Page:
Puppy found in Aldergrove with zap strap on infected tail

Puppy found in Aldergrove with zap strap on infected tail

The BC SPCA is investigating what looks like an attempt at a home tail docking done wrong.

Someone tried to dock a puppy’s tail with a zap strap and that person could face animal cruelty charges.

The BC SPCA is seeking the public’s help in finding the person responsible. The puppy was found on the side of the road at 264th Street and 64th Avenue.

The three-month-old Doberman pinscher puppy, named Lola by the SPCA, was found on July 2 by two Good Samaritans visiting from Alberta, who noticed her lying at the side of the road near some mailboxes and rushed her to the Abbotsford SPCA.

“The puppy was thin and her tail area was grossly swollen and infected – oozing puss and blood. She was clearly in a great deal of pain,” said Marcie Moriarty, chief prevention and enforcement officer for the BC SPCA. “Her tail had been wrapped tightly with a plastic zip tie, in an apparent effort to do a home amputation for cosmetic purposes. This was a barbaric act that caused needless suffering to an innocent puppy.”

Lola is receiving veterinary treatment and is currently in the care of an SPCA foster home.

Moriarty said the SPCA is worried that there may be more puppies in the litter who are being subjected to the same cruelty and the SPCA is investigating.

“If anyone knows who this puppy belongs to, we urge them to contact our BC SPCA Provincial Call Centre at 1-855-622-7722,” she said.

The College of Veterinarians of British Columbia (CVBC) recently voted to ban cosmetic tail docking.

The province-wide ban, which follows a vote last year by the CVBC to ban cosmetic ear cropping procedures on dogs, is welcomed and supported by the BC SPCA.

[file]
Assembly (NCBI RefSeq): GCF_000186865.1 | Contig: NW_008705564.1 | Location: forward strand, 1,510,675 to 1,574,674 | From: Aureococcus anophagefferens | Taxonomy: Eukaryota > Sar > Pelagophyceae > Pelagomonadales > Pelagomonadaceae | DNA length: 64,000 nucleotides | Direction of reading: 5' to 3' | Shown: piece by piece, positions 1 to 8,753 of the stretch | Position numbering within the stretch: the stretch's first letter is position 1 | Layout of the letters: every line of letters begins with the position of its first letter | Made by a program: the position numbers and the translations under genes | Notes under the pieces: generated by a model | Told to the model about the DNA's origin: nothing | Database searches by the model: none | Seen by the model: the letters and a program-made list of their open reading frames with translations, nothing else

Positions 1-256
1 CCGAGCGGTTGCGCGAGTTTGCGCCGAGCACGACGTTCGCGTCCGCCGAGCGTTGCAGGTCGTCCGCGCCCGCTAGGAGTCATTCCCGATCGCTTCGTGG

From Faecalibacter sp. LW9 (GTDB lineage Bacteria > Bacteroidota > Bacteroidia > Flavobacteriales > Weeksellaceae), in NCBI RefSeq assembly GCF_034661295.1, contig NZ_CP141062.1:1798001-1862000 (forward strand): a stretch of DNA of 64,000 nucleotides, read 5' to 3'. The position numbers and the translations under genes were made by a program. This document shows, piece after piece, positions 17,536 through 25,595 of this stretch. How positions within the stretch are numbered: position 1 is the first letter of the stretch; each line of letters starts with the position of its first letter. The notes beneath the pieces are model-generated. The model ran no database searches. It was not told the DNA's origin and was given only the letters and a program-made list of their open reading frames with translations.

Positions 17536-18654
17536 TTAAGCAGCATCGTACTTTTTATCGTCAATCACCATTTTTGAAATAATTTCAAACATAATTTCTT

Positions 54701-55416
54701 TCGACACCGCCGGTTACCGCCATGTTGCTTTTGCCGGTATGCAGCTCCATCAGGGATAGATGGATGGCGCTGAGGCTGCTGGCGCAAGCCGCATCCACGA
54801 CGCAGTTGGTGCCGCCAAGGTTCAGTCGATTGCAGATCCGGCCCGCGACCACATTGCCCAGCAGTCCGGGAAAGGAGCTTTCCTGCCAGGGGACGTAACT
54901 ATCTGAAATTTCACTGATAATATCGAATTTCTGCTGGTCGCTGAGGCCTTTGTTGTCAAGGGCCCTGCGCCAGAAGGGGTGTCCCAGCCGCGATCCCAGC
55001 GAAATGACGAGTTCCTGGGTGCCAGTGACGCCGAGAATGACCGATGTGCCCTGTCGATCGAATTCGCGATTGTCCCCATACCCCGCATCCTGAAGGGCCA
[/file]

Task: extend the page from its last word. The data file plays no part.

The college to ban cosmetic tail docking of dogs, horses and cattle, and tail alteration in horses.

“We feel this is a big step forward in the humane treatment of animals in our province, and evidence that veterinarians in B.C. are very interested in animal welfare first and foremost,” said BC SPCA senior manager of animal health Dr. Emilia Gordon.

“There’s widespread recognition that this is a cosmetic, unnecessary procedure that does not have any benefit whatsoever to the dog, and the BC SPCA is extremely pleased to support and endorse this change.”

The move follows another vote by the CVBC last year to ban cosmetic ear cropping procedures on dogs.

Gordon notes that research and anecdotal evidence from the veterinary community suggest that there can be many behavioural and physiological complications associated with cosmetic and non-therapeutic alterations.

Any individual performing these now-banned procedures and causing distress to an animal could now face animal cruelty charges under the Prevention of Cruelty to Animals Act.

animal crueltyBC SPCA

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